That is how and why today, in a consistent itinerary that does not give in to the flattery of the “easy” image, the latest work dedicated to poets is being added. Presented for the first time at this exhibition in Rivoli, the work is inspired by a film entitled “The Colour of Pomegranates”, by Sergej Paradjanov. This film, characterised by an extreme evocative and symbolic power, and dedicated to one of the most well-known figures of Armenian literature, the troubadour Sayat-Nova (1712-1795) is however just a pretext that becomes a stimulus to reflect on the world of poets and on what they represent in the universe of Claudia Giraudo. Hence, we find ourselves looking at works that explore the essence of lyrical creation and call to mind the related images and symbols (Io cerco un Tesoro [I’m Looking for a Treasure], L'Arte del Trovatore [The Art of the Troubadour] and Pour Vous [For You]), and other works where poetry is broken down and analysed in its male and female principles (Il custode del Mistero [The guardian of the Mistery] and Il canto sussurrato [The song whispered]), figures that express their essence even through their daimon. The figure of the daimon is a recurring one in Giraudo’s works, the “key” to understanding the “vocational” calling of each one of us in this life. We find this figure in Plato, in the Myth of Er, at the end of the Republic and again in Plotinus: each human being is the bearer of a unique essence that asks to be experienced, a sort of fate that is also a calling, which the soul consciously and unavoidably chooses, of which the daimon is responsible for reminding us.
Giraudo’s reflection goes beyond, using these symbols in order to follow that active imagination that allows one to focalise life from points of view which are not ours, to think and feel starting from different perspectives. And so the Skies above us are not only those of the Troubadour, but instead are many and full of allusions and references; they are Other Skies, under which different figures move, tied together by threads that mark their connections, or on balance despite impossible contrasts between lightweight and heavyweight, or again belonging to a circus-like world meant as a metaphor for life’s illusion: figures with basic gestures permeated by a deep symbolic strength, “set on a stage” in a suspended time, which are nothing but delicate elegies, fascinating paradigms of the condition of man and of Art. So, scenarios open up right in front of us linked to the circus world, next to surreal animals and still life, inanimate yet alive due to their being inhabited by vital presences (Cruditè; Fantarcheologia II). All subjects are like figures of an alternative mythology limited to a few gestures, consequently emphasised and made into icons, hanging against backgrounds that look like abstractions, with no context whatsoever. The circus people are portrayed during their break, outside the setting, so as to underscore even more the metaphor of man’s condition. There are acrobats, dancers and tightrope walkers, all in their stage costumes and props, hidden behind their colourful make-up and extravagant outfits, in the echo of the perceived sounds of a show that has just ended or is about to start, in the magic of their brief performance and of their nomadic lives. The ephemeral and the tangible elements are inevitable constants which continuously oppose one another, and in the mediation between these two conditions, suspended in this harmony made of contrasts, the tightrope walker finds his role next to the poet, the artist and the daimon which, present in all cycles as the figures’ companion and as a guide that possesses similarities with the myth that lives within us, also becomes a metaphor of the human condition, in its search for a constant point of balance. When we look closer at the works of Claudia Giraudo, we notice that, contrary to their appearance, they are actually very modern: far removed from any apparent hyperrealistic intention, they show a surprising rethinking of painting, a reconfirmation of the nature of painting that surprises us since, rather than leading to a vision of the world or of the being, it seems to unveil a knowledge of the images that goes deep down and through them. The images that we observe are narrations, albeit in a very rarefied sense of the term. These works represent the closest thing to the thought of Jean Baudrillard, who prefigured the death of the work’s aura, and to the concept of meta-narration of Jean-Francois Lyotard. They are a sort of Mannerist variant of the principle of montage, a version of post-modernism where we are confronted with the entire baggage of the artistic tradition, from Vermeer to Magritte, with no diachronic or hierarchical distinction whatsoever. These are works that position themselves between appropriation, anachronism and symbolism, in an extremely particular and unique overcoming, which lives in the constant memory of one’s identity. It is a very complex processing, one that cannot be immediately interpreted, which conceptually turns Giraudo into a real Mannerist who is also a post-modernist. All of the above is joined by an exceptional technical quality and a strong richness in contents, which overlap each other to then dig down inside of us, as poems full of deep and composite layers, which nourish us every day through growing assimilation.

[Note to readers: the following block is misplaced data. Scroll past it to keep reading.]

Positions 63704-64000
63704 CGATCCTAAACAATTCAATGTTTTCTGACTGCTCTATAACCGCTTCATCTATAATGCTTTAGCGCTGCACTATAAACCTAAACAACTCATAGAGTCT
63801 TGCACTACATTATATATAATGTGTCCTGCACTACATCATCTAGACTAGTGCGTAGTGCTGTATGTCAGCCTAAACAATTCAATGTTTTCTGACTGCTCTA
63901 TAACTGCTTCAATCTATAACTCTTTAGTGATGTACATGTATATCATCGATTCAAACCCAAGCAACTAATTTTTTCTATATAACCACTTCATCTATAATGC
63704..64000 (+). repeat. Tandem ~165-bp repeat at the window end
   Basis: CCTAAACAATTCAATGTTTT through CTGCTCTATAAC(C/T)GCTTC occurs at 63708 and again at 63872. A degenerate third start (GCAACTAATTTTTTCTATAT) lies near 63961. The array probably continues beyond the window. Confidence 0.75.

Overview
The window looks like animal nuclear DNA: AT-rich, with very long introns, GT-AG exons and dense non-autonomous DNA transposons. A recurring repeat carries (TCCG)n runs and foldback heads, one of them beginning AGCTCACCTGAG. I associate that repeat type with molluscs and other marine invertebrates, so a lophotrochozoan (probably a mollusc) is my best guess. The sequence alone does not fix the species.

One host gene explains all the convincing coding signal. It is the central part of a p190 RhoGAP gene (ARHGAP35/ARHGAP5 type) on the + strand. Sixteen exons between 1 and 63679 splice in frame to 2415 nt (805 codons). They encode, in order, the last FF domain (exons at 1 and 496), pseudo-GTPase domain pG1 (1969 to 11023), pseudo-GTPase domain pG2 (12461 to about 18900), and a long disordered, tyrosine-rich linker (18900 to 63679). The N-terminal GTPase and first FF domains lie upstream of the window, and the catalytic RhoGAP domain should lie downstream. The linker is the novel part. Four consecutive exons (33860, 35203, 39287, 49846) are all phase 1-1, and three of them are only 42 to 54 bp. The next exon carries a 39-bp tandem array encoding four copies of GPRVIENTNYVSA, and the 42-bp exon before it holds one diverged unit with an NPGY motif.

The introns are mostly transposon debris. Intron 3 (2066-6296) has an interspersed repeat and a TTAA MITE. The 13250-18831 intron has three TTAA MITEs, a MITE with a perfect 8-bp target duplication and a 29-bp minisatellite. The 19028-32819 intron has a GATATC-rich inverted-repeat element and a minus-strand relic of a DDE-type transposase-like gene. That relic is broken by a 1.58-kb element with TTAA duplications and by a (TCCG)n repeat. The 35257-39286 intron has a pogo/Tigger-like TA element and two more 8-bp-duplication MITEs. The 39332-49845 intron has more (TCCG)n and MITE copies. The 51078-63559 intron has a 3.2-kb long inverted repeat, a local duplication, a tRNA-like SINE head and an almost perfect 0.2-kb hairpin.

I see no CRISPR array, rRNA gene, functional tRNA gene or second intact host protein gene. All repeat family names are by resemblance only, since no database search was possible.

So, a quote from André Breton comes to mind: “un cattivo scrittore è come una macchia d'acqua sulla carta, si allarga rapidamente ma ben presto evapora. Un buon scrittore è come una goccia d'olio: quando cade fa una macchia piccola, ma con il passare del tempo si allarga su tutto il foglio fino a riempirlo”. (1*) A bad writer is like a water stain on a piece of paper: it quickly expands but soon evaporates. A good writer is like a drop of oil: when it falls it makes a small spot, but over time it spreads out over the entire page until it fills it]. Perhaps it is precisely that discrimen that makes “real” poetry (the true artistic creation) that miracle capable of changing one’s view of the world.
Galleria Gagliardi - 2015: solo exhibition by Claudia Giraudo "ALTRI CIELI. ELEGIE DEL TROVATORE"; critical text by Alessandra Frosini
1* A. Jodorowsky, La Danza della realtà, Milano, 2001, page 153